Community Research and Development Information Service - CORDIS


PMINMCI — Result In Brief

Project ID: 623230
Funded under: FP7-PEOPLE
Country: United Kingdom

Early diagnosis and intervention for dementia

An innovative investigation of prospective memory in older adults at risk of Alzheimer's disease can be useful for early diagnosis and intervention.
Early diagnosis and intervention for dementia
Europe's population is ageing at a rapid rate. Therefore, there is a pressing need to help this population live an independent life and preserve their well-being as they age. A vitally important skill to preserve is prospective memory. This refers to remembering to do things in the future, such as to take medication or pay bills on time. Even though this skill is vitally important for independent functioning in everyday life, it has received much less attention than retrospective memory for past events (e.g., remembering someone’s name or what one did yesterday).

An EU-funded project, PMINMCI (Prospective Memory in Mild Cognitive Impairment), conducted the first systematic investigation of prospective memory in older adults at a higher risk of dementia. It focused on identifying individuals in the transitional state between normal ageing and Alzheimer's, recognising the memory problems they face in everyday life and offering early psychological intervention to reduce anxiety about memory.

Mild cognitive impairment (MCI) signifies a borderline state between normal ageing and dementia. People with amnestic MCI are at a much higher risk of progression to dementia of the Alzheimer’s type than that expected in age-matched normal ageing individuals.

In a first study, PMinMCI tested 46 MCI participants and 48 healthy older adults in the same age bracket. Two sessions were conducted, each two hours in length. Prospective memory was assessed and standardised tests were administered. In the second part of the study, participants kept a daily diary for one week in which they recorded their everyday memory lapses. Each participant received two calls a day as a reminder to keep their diary.

Twenty-five MCI individuals and 25 healthy adults of the same age were tested in a second study, which consisted of a 2-hour-long session for each person. A monotonous vigilance task was given to each participant to capture involuntary memories. Participants were asked to provide a brief description of their spontaneous thoughts during the vigilance task and then categorise their thoughts as an involuntary memory, a thought about a future event or a current situation.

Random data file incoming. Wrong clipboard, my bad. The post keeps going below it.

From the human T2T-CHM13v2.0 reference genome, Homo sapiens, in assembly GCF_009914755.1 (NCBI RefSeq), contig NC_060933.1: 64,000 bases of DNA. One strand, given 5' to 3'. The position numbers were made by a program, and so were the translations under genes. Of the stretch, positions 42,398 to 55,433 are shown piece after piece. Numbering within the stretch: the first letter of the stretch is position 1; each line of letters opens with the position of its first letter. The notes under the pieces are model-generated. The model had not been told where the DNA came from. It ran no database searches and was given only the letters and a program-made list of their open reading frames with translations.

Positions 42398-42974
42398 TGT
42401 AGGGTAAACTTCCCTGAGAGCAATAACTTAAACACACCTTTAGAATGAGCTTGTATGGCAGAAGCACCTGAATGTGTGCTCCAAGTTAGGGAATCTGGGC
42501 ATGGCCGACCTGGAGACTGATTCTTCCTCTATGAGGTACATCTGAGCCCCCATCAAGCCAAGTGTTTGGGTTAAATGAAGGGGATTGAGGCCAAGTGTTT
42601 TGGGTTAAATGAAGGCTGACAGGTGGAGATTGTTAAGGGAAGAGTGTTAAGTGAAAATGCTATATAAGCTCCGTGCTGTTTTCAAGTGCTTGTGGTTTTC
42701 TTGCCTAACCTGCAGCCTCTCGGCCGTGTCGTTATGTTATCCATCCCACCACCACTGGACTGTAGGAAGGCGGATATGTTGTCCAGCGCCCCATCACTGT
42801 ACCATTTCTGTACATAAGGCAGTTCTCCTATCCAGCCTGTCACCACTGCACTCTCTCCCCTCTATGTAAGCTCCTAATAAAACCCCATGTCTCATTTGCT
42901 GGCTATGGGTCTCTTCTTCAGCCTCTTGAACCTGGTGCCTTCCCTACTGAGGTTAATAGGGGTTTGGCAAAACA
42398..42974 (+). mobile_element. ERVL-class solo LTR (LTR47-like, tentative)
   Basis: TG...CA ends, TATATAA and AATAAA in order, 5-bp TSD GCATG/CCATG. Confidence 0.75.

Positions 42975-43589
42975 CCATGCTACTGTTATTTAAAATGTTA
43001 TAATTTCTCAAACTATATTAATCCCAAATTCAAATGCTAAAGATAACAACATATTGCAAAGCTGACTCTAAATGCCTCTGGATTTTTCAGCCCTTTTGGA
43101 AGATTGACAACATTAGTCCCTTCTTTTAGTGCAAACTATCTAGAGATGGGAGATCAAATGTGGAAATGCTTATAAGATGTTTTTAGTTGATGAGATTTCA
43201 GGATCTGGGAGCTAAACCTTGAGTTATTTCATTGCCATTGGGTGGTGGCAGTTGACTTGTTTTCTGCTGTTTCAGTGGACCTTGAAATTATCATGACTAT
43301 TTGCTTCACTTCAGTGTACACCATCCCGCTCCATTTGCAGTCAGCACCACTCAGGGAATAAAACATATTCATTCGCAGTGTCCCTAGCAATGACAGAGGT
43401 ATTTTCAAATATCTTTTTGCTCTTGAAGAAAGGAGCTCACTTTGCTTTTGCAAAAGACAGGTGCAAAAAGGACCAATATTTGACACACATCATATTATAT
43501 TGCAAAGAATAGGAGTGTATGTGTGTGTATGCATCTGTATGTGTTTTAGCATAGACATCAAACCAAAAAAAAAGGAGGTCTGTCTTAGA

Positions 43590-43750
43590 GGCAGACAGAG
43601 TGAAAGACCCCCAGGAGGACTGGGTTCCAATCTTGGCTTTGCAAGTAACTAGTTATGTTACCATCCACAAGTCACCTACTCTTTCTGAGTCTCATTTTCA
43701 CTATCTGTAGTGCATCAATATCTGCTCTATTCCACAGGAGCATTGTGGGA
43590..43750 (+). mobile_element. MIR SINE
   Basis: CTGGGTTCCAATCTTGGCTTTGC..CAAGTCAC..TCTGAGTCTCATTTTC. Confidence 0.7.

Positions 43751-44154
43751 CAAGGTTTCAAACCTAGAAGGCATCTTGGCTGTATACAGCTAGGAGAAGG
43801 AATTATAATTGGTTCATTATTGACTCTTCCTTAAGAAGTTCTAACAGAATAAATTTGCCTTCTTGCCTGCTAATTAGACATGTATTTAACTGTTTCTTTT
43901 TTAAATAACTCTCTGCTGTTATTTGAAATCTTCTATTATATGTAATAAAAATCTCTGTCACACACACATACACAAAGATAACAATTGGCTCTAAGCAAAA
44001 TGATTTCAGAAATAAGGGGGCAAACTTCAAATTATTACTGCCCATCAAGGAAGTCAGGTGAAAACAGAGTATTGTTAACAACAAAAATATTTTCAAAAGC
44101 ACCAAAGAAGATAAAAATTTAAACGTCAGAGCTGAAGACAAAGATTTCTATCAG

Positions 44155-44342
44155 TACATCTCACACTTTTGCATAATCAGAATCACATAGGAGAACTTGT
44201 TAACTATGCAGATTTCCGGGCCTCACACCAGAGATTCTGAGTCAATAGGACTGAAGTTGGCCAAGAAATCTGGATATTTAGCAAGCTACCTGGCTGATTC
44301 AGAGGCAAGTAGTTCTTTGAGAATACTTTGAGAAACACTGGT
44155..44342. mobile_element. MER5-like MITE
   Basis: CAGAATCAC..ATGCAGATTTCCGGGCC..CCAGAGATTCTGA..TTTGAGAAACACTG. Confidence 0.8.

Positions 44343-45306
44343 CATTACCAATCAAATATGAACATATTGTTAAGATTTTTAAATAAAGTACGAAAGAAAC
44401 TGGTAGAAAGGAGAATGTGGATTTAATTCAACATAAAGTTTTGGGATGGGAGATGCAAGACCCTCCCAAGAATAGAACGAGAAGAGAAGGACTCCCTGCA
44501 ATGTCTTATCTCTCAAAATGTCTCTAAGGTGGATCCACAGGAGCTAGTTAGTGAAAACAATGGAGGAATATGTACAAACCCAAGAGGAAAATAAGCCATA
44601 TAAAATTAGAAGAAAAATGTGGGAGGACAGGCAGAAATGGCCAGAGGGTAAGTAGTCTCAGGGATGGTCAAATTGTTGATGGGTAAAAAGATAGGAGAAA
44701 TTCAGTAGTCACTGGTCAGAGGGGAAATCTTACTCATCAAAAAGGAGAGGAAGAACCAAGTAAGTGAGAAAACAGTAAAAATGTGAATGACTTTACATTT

Findings indicated that MCI participants performed much worse than the healthy adults on prospective memory tasks, especially on relatively easy ones that were based on spontaneous retrieval of intention. Additionally, MCI individuals had fewer involuntary memories that were also based on spontaneous (automatic) retrieval processes. Those with MCI recorded more retrospective lapses in the diary and also found that keeping a daily diary of memory lapses was helpful for increasing their understanding of their everyday memory functioning.

The PMinMCI study on prospective memory can be adapted for use in clinical settings and incorporated into a standard diagnostic procedure of assessing cognitive impairment in older adults. In addition, keeping a diary of memory errors may have beneficial effects by reducing anxieties and worries about memory functioning.

Related information


Dementia, prospective memory, older adults, Alzheimer's, PMINMCI, mild cognitive impairment
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